Elsewhere wild animals no longer interfere with the railways, but in the early days this was not always so. One train was going through a lonely stretch of country when the driver and fireman felt the engine give a violent jerk. The next instant they were flung to one side as the engine left the rails. They crawled out, to find that the engine had been derailed by a wild elephant which had stood in the track to dispute the right of way with the train. The elephant was dead, but it had caused serious damage to the train and the track.
The railway climbs to the top of the Bukit Gantang Pass through several tunnels, and where it emerges from one tunnel, and crosses a bridge spanning a gully, there is a good view of Gunong Pondok and the valley of the Perak River. The line runs along the foot of Gunong Pondok, a tree-
The commercial capital of Perak is Ipoh, 112½ miles, which is a big centre for the tin-
The line runs south from Ipoh, through Tapah Road, 145 miles, from where a branch line runs to the Perak River port of Teluk Anson. After Tapah Road the main line proceeds through jungle country to Tanjong Malim, 188½ miles, where the train leaves the forest, and crosses the Bernam River into the more open country of the State of Selangor.
This part of the railway journey to Kuala Lumpur, 242 miles, affords a variety of scenery -
Kuala Lumpur, where the express stops for several hours, is a garden city, and the administrative capital of British Malaya. In 1872, when it was a Chinese town with two streets, the local ruler paid cash down in the market place for the heads of his enemies.
The central workshops of the railway near Kuala Lumpur are equipped with modern machinery. Here the rolling-
Kuala Lumpur is linked with Port Swettenham by a line which is twenty-
The jetty is on screw piles, but the wharves rest on cylinders driven into the mud, the deepest going down to 132 ft. During construction and afterwards, the port was a very unhealthy spot, but soon governments in all parts of the tropics began to apply the knowledge scientists had gained of overcoming malaria. The Selangor Government put a bund round the site to keep out the sea-
Returning to Kuala Lumpur and resuming the journey, the traveller proceeds through the pretty village of Kajang and on across the border into the State of Negri Sembilan. The name means Nine States, and is reminiscent of the old days before British Protection fused nine little Malay princedoms into one State. Seremban, headquarters of the Government, is 288 miles on the journey from Penang, and is a couple of hours’ journey from Kuala Lumpur. It is the junction for a branch line, twenty-
The next section of main line, some thirty miles -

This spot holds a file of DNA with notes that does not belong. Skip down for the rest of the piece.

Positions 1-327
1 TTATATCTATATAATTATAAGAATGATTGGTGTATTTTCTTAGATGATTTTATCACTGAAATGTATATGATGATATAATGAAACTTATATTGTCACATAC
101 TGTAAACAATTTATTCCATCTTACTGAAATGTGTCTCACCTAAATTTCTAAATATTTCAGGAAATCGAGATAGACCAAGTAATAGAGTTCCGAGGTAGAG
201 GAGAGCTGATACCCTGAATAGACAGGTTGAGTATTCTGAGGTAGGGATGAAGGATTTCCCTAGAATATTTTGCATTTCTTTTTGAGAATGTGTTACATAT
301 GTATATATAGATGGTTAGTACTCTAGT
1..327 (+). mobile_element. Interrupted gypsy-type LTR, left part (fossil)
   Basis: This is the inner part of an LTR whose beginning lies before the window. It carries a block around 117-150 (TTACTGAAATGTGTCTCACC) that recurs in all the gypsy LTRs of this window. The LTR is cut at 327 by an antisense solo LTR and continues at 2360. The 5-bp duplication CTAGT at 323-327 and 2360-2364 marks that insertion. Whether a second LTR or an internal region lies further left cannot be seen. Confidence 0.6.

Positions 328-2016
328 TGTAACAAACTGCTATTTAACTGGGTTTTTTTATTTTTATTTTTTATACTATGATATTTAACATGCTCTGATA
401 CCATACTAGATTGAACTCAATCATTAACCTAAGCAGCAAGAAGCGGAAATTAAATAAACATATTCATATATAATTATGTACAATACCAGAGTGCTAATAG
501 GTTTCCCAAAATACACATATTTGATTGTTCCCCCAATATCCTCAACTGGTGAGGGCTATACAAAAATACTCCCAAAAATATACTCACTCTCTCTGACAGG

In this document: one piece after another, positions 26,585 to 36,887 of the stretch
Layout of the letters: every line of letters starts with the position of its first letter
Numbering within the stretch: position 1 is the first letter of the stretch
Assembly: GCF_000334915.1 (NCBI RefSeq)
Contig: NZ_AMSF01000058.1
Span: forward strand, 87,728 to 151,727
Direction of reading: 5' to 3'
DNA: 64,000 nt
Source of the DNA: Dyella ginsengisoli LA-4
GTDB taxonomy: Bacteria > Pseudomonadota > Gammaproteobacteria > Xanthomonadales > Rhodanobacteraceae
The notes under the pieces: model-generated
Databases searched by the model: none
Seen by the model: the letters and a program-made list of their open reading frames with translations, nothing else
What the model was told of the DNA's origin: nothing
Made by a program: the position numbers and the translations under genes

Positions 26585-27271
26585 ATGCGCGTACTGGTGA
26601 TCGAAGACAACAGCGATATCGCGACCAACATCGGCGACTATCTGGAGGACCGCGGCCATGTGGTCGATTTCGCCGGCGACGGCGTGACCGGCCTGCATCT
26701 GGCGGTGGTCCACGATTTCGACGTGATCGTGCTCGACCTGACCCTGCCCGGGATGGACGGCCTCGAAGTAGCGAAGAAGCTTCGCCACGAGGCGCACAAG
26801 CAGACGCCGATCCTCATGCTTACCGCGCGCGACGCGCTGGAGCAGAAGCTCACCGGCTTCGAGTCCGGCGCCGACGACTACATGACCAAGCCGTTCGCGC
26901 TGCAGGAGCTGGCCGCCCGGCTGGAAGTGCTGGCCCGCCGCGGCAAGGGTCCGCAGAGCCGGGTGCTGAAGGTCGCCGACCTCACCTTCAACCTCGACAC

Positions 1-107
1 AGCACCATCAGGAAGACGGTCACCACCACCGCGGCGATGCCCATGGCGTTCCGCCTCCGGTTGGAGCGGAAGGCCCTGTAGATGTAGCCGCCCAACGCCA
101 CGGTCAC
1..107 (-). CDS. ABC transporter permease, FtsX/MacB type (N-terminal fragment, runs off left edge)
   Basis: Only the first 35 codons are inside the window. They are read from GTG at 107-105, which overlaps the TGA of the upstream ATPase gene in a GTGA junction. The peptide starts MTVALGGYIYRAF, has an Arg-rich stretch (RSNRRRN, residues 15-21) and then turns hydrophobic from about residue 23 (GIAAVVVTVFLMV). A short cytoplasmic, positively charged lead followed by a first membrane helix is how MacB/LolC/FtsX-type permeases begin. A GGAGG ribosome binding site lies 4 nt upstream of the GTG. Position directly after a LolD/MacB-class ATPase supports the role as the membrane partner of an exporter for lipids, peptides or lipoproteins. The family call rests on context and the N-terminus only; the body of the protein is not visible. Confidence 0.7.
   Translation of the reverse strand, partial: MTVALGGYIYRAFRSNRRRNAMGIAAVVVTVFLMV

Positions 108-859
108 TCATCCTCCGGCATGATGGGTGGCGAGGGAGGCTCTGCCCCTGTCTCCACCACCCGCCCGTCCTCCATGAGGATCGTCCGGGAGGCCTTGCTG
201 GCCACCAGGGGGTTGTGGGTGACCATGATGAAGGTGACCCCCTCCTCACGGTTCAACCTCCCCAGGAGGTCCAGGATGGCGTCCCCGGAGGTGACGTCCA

Tampin is the junction for the line, twenty-
The City of Singapore
Gemas is important because from this town begins the East Coast railway which goes north for some 328 miles through the States of Pahang and Kelantan to Tumpat. The main line to Singapore proceeds through the State of Johore, and at Johore Bahru, 472½ miles, crosses the causeway to Singapore, the train crossing in the morning and steaming into the great port of Singapore, 488½ miles, which is on the south side of the island. On the morning express from Penang the restaurant car is taken off at Kuala Lumpur, and a parlour car and sleeping-
Singapore is a port of world importance. Its early history rests upon a tradition that some Malays settled there about 1360, but the settlers were killed some seven years later by invaders from Java. In 1703 it was offered by the Rajah of Johore as a present to Captain Hamilton, who declined it. In 1819 Sir Stamford Raffles signed a treaty by which the Johore plenipotentiaries ceded Singapore. For many years it was a source of supply to the Malay pirates, who preyed on vessels bound to or from the port; but with the advent of steam vessels, which did not depend on the wind, the pirates were checked. The development of the railways, giving communication with those of Siam, has added greatly to the strategic importance of Singapore. Bangkok, the capital of Siam, is within fifty hours of Singapore and within twenty-
The British Government realized from the beginning when it began to control Malaya that no other single force would exercise such a powerful and permanent steadying influence and lead to such rapid development as a system of railways. A constructional programme was therefore prepared with the purpose of building through the length of the country a continuous line, provided with lateral branch lines as occasion and traffic required.
This scheme was influenced by the fact that in Siam, a country friendly to the British development of Malaya, a scheme was in progress which would eventually take the railways to the borders of British Malaya.